The Charlottesville City Planning Commission held a work session last Tuesday to review plans and potential complications with the redevelopment of the Ivy Corridor — bordered by Emmet Street on the east, Ivy Road to the south and Copeley Road on the west. The University is planning to construct a number of unspecified buildings in the area while implementing the use of more green space.
The Board of Visitors also decided to implement the Ivy Corridor redevelopment project to improve the safety, appearance and functionality of the intersection of Ivy Road and Emmet Street. The Cavalier Inn will be demolished for the project and rebuilt with more area for green space.
University Architect Alice Raucher introduced consultant Gautam Sundaram to present the University’s design ideas for Ivy Corridor to the commission. Sundaram is an architect with DumontJanks, a Boston-based architectural firm. In his presentation, Sundaram showed the existing conditions of Ivy Corridor and the changes the University is considering.
Sundaram said they are looking to make both Emmet Street and Ivy Road more pedestrian-friendly by increasing the width of both streets and building wider sidewalks. The city received $12.1 million in funding from the state of Virginia’s Commonwealth Transportation Board to improve the streetscape of Emmet Street.
Sundaram also said the University may potentially build stairs from the sidewalk of Ivy Road to give students direct access to the International Residential College.
During the presentation, Planning Commission Chair Lisa Green asked about the involvement of all the businesses that would be affected by the redevelopment, including Villa Diner, Cavalier Inn and the future Gallery Court Hotel — previously known as Excel Inn & Suites.
The Villa Diner and the Cavalier Inn are currently slated to be demolished this summer.
The Excel Inn & Suites was destroyed by a fire May 2017 and closed indefinitely afterwards, although the property is not owned by the University.
Sundaram said the architects have strictly followed the Charlottesville Entrance Corridor Design Guidelines — which were amended by City Council in March 2011 — in their design plans. The Design Guidelines provide a framework for “property owners, developers, designers and the ERB to create, review and build quality new buildings or renovate existing structures along Charlottesville’s major entrance corridors.” The guidelines also make sure development projects comply with the City’s “historic, architectural and cultural resources.”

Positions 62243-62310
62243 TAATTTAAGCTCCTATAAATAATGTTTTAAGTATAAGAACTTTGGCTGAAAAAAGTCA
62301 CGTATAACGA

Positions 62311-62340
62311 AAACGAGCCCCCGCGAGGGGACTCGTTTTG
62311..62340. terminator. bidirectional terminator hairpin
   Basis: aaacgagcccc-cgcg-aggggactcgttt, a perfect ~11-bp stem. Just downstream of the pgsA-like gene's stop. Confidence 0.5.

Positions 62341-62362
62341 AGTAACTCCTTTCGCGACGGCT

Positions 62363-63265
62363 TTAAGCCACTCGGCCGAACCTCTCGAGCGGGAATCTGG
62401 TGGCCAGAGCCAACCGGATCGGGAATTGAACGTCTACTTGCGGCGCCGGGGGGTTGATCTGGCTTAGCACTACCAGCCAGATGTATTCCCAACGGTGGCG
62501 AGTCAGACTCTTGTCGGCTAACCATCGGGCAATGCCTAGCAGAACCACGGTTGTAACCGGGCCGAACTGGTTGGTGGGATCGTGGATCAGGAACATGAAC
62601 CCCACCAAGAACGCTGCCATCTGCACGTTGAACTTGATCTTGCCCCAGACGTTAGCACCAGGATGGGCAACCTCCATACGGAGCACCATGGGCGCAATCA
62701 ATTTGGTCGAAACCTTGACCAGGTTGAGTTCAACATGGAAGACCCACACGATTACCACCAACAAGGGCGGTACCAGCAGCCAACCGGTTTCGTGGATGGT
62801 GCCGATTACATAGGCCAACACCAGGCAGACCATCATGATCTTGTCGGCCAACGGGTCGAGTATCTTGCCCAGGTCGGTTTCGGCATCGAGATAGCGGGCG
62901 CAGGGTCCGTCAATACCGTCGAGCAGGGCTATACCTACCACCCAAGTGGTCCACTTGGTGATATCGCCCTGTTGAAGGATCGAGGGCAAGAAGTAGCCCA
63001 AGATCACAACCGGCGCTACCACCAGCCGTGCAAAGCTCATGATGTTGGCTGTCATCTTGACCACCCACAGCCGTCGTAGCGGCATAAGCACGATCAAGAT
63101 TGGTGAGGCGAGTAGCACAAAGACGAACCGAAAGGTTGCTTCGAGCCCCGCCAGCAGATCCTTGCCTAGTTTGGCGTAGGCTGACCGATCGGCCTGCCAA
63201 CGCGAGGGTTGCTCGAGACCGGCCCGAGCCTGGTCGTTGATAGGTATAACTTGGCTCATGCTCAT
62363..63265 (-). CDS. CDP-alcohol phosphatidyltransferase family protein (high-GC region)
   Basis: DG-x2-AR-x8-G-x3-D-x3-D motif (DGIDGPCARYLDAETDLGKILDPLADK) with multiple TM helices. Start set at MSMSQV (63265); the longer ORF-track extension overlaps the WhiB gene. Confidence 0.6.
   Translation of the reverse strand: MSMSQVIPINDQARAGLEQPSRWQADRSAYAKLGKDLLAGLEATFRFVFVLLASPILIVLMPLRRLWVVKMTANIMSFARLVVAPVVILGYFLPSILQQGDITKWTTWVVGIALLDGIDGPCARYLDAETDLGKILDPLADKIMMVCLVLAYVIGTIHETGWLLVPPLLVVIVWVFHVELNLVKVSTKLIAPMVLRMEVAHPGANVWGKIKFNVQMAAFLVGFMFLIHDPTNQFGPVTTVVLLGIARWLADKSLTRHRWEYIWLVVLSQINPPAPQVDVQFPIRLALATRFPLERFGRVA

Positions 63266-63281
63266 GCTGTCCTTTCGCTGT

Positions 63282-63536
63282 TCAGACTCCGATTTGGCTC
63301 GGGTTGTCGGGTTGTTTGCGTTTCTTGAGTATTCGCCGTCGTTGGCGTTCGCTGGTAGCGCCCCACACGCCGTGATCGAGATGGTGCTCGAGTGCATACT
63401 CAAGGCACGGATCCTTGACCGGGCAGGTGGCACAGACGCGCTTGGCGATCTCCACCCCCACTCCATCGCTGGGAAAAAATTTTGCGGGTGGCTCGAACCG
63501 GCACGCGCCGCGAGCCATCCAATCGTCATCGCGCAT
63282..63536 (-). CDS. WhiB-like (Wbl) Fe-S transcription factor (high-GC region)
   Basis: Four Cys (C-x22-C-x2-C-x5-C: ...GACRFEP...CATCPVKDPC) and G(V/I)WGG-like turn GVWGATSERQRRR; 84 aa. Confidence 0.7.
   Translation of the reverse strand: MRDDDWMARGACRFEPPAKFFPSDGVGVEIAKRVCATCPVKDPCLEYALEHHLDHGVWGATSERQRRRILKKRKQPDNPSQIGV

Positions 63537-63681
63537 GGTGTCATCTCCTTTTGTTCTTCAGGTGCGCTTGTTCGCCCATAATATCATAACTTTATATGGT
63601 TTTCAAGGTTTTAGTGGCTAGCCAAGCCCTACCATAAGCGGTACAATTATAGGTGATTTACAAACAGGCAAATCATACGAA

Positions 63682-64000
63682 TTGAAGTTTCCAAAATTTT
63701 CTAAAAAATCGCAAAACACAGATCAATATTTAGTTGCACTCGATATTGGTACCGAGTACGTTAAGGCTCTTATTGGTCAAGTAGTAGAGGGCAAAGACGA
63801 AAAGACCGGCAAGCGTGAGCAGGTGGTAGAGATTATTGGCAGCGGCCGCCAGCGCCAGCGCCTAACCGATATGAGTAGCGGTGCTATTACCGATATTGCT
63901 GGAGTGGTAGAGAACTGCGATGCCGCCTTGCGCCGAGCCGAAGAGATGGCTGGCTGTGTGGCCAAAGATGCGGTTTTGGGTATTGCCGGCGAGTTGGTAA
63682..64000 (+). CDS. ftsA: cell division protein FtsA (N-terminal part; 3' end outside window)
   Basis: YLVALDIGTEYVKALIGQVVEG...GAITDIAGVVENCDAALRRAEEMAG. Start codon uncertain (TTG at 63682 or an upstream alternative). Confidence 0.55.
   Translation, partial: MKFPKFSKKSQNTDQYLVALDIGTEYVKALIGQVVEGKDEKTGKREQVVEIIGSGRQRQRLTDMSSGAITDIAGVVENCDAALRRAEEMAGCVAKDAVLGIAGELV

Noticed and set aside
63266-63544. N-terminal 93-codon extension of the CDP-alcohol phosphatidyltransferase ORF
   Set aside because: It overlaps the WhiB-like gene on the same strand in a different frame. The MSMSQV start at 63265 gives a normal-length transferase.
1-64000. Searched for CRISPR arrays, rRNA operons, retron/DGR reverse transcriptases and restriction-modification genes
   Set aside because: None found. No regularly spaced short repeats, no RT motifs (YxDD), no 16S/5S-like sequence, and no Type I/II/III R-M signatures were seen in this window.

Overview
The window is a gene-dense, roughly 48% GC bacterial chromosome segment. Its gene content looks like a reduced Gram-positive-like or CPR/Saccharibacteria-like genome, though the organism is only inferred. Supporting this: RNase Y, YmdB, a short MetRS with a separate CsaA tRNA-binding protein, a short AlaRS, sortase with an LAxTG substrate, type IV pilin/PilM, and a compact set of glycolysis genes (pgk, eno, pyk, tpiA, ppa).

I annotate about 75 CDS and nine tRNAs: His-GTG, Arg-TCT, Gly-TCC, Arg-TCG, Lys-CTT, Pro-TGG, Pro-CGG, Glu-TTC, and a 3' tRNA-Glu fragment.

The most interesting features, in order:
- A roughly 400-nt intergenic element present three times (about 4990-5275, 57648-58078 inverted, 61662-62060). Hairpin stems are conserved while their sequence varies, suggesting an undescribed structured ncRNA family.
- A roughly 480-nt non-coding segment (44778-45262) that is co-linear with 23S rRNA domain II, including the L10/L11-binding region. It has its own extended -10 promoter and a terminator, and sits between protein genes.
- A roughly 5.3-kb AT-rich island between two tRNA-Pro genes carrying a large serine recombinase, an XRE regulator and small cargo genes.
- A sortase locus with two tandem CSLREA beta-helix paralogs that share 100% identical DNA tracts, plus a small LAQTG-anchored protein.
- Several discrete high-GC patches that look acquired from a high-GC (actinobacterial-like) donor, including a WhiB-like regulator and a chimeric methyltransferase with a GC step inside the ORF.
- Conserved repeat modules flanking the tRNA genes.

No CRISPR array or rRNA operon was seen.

“As we’ve been developing our thinking on this, we’ve also been paying very close attention and looking at where we are,” Sundaram said. “We went through each of the different sections of the [Entrance Corridor Design Guidelines].”
The guidelines include three sub-sections, titled Planting, Pedestrian Routes and Lighting. The Planting portion of the guidelines says the design must use “trees to provide shade, a sense of enclosure and to define edges” and use “hardy native species that require minimal maintenance.”
The pedestrian routes section says the design should have continuous, wide sidewalks separate from the street as well as an “internal network of streets and walkways” and reduced curb cuts to prevent vehicular and pedestrian conflict. The lighting section simply says the design plan should “light pedestrian areas with appropriately scaled poles, at transit stops and pathways.”
In the presentation, there were green check marks next to each of the guidelines, implying the architects had followed them in their designs.
During the discussion section of the work-session, a commission member asked Raucher about the potential for upperclassmen housing in the Ivy Corridor.
“There is potential for upperclass housing, but we haven’t gotten that far because the next round of upperclass student housing will be on Brandon Avenue,” Raucher said. “So it’s possible, but for the future. The housing will likely be against the [railroad] tracks, but we haven’t really studied yet. We’d definitely be west of the Dynamics building.”
Green also asked about Raucher about how the redesign of Ivy Corridor, especially with a potential new performing space, will affect parking. She said she currently knows employees of the University hospital who park in the Ivy/Emmet Garage.
“We’re planning on using the existing 1,200 car parking garage for the future needs,” Raucher said. “We’re engaged in a campus-wide parking and transit study that’s going to look at all of our new development, so whoever’s in the structured parking now will be relocated.”